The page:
UNHCR, the UN Refugee Agency, has launched this week a series of consultations to identify ways of ensuring that LGBTI refugees are better protected against harm, and are able to seek justice and support when they experience violence and discrimination.
Echoing the theme chosen for this year’s International Day against Homophobia, Transphobia, and Biphobia (IDAHOT), “Justice and Protection for All”, the first round of consultations with LGBTI organizations and advocates took place on 16 May 2019, in Geneva. Other consultations will take place in different parts of the world in the coming months.
“UNHCR has been working hard to ensure that LGBTI asylum seekers and refugees are protected wherever they are, but we need to mobilize further. This is why it is so important to hear from and join up forces with individuals and organizations that have expert knowledge on this issue,” said UN High Commissioner for Refugees, Filippo Grandi.
With over 70 countries around the world still criminalizing same sex relationships, many LGBTI people continue to experience severe human rights abuses and persecution in their home countries. Forced to seek safety and protection abroad, they often face similar or even greater risks once arrived in neighboring countries.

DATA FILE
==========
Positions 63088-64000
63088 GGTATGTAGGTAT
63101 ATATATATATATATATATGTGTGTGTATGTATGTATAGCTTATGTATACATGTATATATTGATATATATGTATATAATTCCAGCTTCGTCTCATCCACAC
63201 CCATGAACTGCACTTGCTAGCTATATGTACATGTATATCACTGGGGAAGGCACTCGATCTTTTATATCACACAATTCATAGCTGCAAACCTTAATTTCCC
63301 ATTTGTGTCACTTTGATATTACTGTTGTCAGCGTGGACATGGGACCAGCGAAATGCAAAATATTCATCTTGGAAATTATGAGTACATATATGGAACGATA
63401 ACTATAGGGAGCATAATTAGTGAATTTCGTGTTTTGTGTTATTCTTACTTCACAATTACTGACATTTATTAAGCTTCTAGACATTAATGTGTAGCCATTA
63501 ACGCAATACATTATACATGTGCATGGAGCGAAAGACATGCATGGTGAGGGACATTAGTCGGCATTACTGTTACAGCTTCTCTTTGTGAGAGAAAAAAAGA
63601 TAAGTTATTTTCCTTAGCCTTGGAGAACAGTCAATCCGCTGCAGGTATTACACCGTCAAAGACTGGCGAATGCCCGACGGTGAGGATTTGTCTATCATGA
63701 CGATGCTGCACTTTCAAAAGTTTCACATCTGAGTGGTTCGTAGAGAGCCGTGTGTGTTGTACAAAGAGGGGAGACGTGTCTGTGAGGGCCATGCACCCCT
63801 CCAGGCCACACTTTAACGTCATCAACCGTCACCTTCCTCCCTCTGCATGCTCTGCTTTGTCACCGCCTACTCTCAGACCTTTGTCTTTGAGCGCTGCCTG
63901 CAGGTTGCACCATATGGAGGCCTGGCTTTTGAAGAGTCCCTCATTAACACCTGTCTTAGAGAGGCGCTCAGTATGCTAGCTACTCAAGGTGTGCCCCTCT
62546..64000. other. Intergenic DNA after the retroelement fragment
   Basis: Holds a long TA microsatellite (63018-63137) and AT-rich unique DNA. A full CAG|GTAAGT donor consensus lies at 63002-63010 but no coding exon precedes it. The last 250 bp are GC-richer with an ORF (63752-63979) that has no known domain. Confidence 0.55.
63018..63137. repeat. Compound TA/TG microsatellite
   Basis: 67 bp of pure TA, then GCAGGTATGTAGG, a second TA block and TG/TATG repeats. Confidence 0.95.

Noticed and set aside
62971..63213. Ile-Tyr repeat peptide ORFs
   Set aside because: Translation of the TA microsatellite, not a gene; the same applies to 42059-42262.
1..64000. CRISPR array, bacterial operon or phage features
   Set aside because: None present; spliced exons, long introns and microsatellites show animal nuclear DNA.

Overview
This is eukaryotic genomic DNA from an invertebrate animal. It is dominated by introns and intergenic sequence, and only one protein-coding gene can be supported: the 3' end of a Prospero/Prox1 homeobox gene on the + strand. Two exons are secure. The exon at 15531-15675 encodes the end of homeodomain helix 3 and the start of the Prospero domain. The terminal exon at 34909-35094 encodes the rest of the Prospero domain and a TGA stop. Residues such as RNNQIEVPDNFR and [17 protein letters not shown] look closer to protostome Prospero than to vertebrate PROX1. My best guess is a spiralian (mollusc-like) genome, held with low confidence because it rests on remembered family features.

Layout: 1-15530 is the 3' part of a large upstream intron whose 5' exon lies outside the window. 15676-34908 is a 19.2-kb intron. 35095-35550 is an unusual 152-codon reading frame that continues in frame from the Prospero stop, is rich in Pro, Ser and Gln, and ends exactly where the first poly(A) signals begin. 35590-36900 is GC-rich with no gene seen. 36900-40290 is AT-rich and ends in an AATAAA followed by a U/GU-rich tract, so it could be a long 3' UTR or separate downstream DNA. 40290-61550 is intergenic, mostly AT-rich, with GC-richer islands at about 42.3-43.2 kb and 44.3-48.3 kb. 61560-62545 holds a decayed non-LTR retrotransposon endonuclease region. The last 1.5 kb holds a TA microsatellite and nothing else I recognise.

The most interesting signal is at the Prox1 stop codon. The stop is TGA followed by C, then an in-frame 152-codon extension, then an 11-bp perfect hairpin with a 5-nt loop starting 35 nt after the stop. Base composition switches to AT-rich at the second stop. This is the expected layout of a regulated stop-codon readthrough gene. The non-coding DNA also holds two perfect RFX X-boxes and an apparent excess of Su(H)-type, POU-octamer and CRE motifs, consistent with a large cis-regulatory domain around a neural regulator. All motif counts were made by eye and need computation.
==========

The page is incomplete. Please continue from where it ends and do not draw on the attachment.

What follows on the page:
“It is vital that we create safe spaces for LGBTI asylum seekers and refugees so they don’t feel compelled to conceal their sexual orientation or gender identity in an effort to protect themselves,” said Grandi, noting that over the past years, UNHCR has invested in developing guidance, tools and training on LGBTI issues for its staff and partners.
The High Commissioner noted that there have been many encouraging examples of the work done in the field in recent years, such as working with LGBTI leaders in Africa to enhance outreach and referral to services, building networks with employers to create livelihood opportunities for LGBTI refugees in the Americas, and establishing LGBTI youth support groups in the Middle East region.
“The fight for LGBTI rights is about each of us. It is about our diversity and our humanity. We should all play an active role in combating homophobia, transphobia and biphobia,” he concluded.
Juan fled gang violence in Honduras after being threaten by recruiters and is now seeking international protection in Mexico. ©UNHCR/Elisabet Diaz Sanmartin
“We should have the right to be who we are, to be free and to be safe,” says Pedro, a transgender man forced to escape El Salvador. In Guatemala he fell in love with Lucia, a transgender woman. ©UNHCR/Pablo Villagran
Staff and partners stand in from of the rainbow flag hanging on the outside of UNHCR headquarters on May 17th, to mark International Day Against Homophobia, Transphobia and Biphobia. ©UNHCR/Susan Hopper